7 Reasons That This Is The Greatest Bus Service Ever
Great news for 7 Reasons readers that are also fans of buses! For the third time in our history, we’re writing a bus-related piece featuring – you guessed it – buses! The reason for this is simple; as reported today, by various news organisations, a brilliant and ground-breaking innovation in the field of public transport has occurred in, of all places Wiltshire (and Hampshire) where residents of Winterslow can now avail themselves of what is effectively a one-way bus service to Andover, on weekdays and weekends. It does go in the other direction too, but the return service departs before the outbound service arrives. Here are seven reasons that this is a brilliant idea.
1. It Utilizes Underused Resources. At night, once buses have stopped running, bus stops stand idle and unpopulated, making them ideal targets for ne’er-do-wells, rapscallions and vandals. Not in Andover though. With the new one-way timetable, bus stops in Andover will be used outside of peak periods, in fact, all through the night, as bus-users from Winterslow use them to shelter from the elements as they wait until the next day to return home from their visits to WH Smith and Poundland. The new timetable brilliantly uses passengers from Winterslow as a free security force to protect Andover’s bus stops from vandalism at night. A free security force. Ingenious.
2. It’s Innovative. It really is. The history of Britain is peppered with examples of blue-sky, outside-of-the-box, joined-up-thinking and ground-breaking innovation and no one can say that this bus timetable isn’t innovative. A bus that only goes one way. It’s revolutionary! Or at least it would be, if it went full-circle and returned from whence it departed. But it doesn’t. It is, however, definitely an innovation. A one-way bus! A bus that takes you somewhere and then abandons you there. Have you ever been on one of those before? No, I don’t suppose you have.
3. It Encourages Further Innovation. Not only is the one-way bus to Andover innovative, it encourages further innovation. Because for great creative and inventive thinking to occur, three things are required: Time, will and an environment conducive to uninterrupted thought. Spending hours on end in a deserted bus stop takes care of the first and the third things and who, faced with waiting until the next day for the bus home (or having had their bus home leave before they’ve arrived) wouldn’t want to invent a time-machine? The bus-users of Winterslow could achieve great things while they’re waiting for their bus. How brilliant of their local authority to create the environment in which the creative talents of the people of Winterslow can bear fruit.
4. It’s Soothing. This public-transport quantum-leap eliminates one of the biggest objections people have to travelling by public transport. Timetable-anxiety: That nagging feeling that haunts people who know they have to finish whatever they’re doing punctually and get to a certain place at a certain time in order to return home. But now the residents of Winterslow won’t have to hurriedly conduct their affairs in Andover. They will experience no more the subliminal torment and creeping trepidation associated with having to rush their business to meet a tight deadline. The people of Winterslow can’t go home. They have been liberated from the tyranny of the timetable. And from housework and nice, warm beds and things.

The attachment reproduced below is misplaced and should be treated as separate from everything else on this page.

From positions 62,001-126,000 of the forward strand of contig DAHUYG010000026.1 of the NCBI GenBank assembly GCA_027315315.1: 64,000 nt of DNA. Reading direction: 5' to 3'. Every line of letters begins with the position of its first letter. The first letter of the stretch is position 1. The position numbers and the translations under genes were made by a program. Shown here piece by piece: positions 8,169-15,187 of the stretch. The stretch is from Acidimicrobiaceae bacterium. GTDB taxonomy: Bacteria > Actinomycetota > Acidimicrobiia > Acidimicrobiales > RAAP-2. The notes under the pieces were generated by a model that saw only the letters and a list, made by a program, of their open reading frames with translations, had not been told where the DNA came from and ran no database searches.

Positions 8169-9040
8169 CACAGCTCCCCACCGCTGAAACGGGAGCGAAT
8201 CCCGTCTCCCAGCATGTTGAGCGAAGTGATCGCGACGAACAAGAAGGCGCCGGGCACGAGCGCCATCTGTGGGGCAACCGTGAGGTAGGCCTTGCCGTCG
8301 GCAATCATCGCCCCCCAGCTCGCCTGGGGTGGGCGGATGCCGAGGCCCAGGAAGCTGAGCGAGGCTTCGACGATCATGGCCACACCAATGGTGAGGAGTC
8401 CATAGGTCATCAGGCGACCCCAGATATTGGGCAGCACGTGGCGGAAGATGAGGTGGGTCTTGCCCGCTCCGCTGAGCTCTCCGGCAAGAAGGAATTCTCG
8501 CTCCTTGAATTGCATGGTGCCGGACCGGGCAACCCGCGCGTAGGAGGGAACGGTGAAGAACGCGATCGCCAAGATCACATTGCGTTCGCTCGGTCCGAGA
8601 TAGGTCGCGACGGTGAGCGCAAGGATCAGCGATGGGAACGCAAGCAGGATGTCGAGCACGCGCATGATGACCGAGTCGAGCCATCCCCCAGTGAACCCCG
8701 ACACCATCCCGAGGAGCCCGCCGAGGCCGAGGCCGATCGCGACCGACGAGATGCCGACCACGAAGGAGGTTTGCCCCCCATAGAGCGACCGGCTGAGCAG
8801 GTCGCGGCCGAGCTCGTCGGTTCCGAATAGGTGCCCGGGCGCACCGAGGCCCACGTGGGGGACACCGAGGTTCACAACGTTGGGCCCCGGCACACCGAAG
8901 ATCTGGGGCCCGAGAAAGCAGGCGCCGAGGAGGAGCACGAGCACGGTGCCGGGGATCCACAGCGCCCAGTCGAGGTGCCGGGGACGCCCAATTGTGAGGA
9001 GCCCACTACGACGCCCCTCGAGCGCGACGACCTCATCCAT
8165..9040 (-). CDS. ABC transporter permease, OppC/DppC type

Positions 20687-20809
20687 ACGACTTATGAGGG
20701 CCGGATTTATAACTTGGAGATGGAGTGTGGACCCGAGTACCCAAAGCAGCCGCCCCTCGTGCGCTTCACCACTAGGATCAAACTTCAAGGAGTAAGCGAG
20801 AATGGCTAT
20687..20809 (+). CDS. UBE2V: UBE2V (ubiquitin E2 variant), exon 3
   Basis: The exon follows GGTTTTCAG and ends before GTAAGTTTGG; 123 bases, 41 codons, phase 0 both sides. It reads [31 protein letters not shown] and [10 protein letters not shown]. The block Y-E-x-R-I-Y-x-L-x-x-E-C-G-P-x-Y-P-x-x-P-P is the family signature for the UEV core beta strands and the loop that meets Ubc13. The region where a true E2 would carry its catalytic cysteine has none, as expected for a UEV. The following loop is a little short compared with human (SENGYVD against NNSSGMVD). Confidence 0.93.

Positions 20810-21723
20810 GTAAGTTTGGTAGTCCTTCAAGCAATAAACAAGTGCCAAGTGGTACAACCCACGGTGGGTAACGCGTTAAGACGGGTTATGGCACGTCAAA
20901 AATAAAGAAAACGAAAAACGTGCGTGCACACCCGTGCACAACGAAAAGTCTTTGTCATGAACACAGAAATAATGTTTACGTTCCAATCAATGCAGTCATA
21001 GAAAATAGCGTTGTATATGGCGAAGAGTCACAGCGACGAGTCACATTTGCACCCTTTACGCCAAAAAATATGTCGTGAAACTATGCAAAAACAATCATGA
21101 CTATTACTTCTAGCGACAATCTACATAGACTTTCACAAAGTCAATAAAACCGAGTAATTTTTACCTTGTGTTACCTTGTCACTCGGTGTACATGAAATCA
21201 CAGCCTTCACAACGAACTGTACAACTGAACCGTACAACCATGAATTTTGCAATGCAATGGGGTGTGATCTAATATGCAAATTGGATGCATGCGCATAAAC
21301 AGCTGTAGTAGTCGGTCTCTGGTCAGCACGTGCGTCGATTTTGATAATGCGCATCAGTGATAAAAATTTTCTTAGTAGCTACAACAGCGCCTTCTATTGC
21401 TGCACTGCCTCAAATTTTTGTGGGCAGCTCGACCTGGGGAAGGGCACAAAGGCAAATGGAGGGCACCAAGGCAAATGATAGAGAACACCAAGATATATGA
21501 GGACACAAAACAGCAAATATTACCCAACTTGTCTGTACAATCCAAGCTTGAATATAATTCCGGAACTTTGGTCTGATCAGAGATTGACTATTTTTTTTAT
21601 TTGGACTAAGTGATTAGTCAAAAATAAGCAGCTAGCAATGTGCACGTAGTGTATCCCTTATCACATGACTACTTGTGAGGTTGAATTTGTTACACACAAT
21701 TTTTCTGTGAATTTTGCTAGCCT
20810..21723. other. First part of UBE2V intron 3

5. It Elevates Bus Travel From The Realms Of The Mundane. Why do the people of Winterslow take the bus to Andover? I’m sure that’s a question that none of us ever thought we’d be facing but it’s there now, so let’s brainstorm it (very briefly). Okay, are we all agreed that it’s to use the more comprehensive facilities and amenities generally associated with a larger town; shops, banks, post offices and the railway station etc? Good. But those are all rather dull things (except for etc which is redolent of mystery). Now, however, a trip to Andover has been turned into a stopover. It’s not a trip to the bank before returning home, it’s a holiday. The bus-users of Winterslow are now tourists; travellers. They’re the diesel-set. It’s so much more glamorous than a regular bus service.
6. It Saves Money. It saves the local authority money as they only have to run a bus one way (unless the bus depot is in Winterslow. Or Andover) and it saves the passengers money as they’ll only be paying for single tickets (plus they can turn the heating off in their houses for the night and they won’t be using their televisions or hobs and ovens or washing machines). So everyone wins here and, when they’re not working on their time-machine, the bus-users of Winterslow will be able to spend their night in the bus shelter calculating just how much money they’ve saved! How thrilling and uplifting for them. This is the sort of financial whizz-kiddery that could revolutionise the public sector.
7. It’s Traditional. Wiltshire Council are merely the latest innovators in a grand tradition of cutting-edge bus-timetable thinking in the UK. With their one-way bus service, they may even have surpassed the nation’s previous high-water-mark in radical timetable departures: In 1976, it was reported that buses on the Hanley to Bagnall route in Staffordshire regularly sailed past queues of up to thirty people. This was because – in the words of Councillor Arthur Cholerton – if these buses stopped to pick up passengers, it would disrupt the timetable.* I think the one way bus service may well have topped the no-passenger model. I think the people of Wiltshire can feel rightly proud of their council’s accomplishment. And they’ll have a lot of spare time to feel proud in. Wiltshire District Council, we salute you!
Source: The Book of Heroic Failures (1979). Stephen Pile (An excellent read).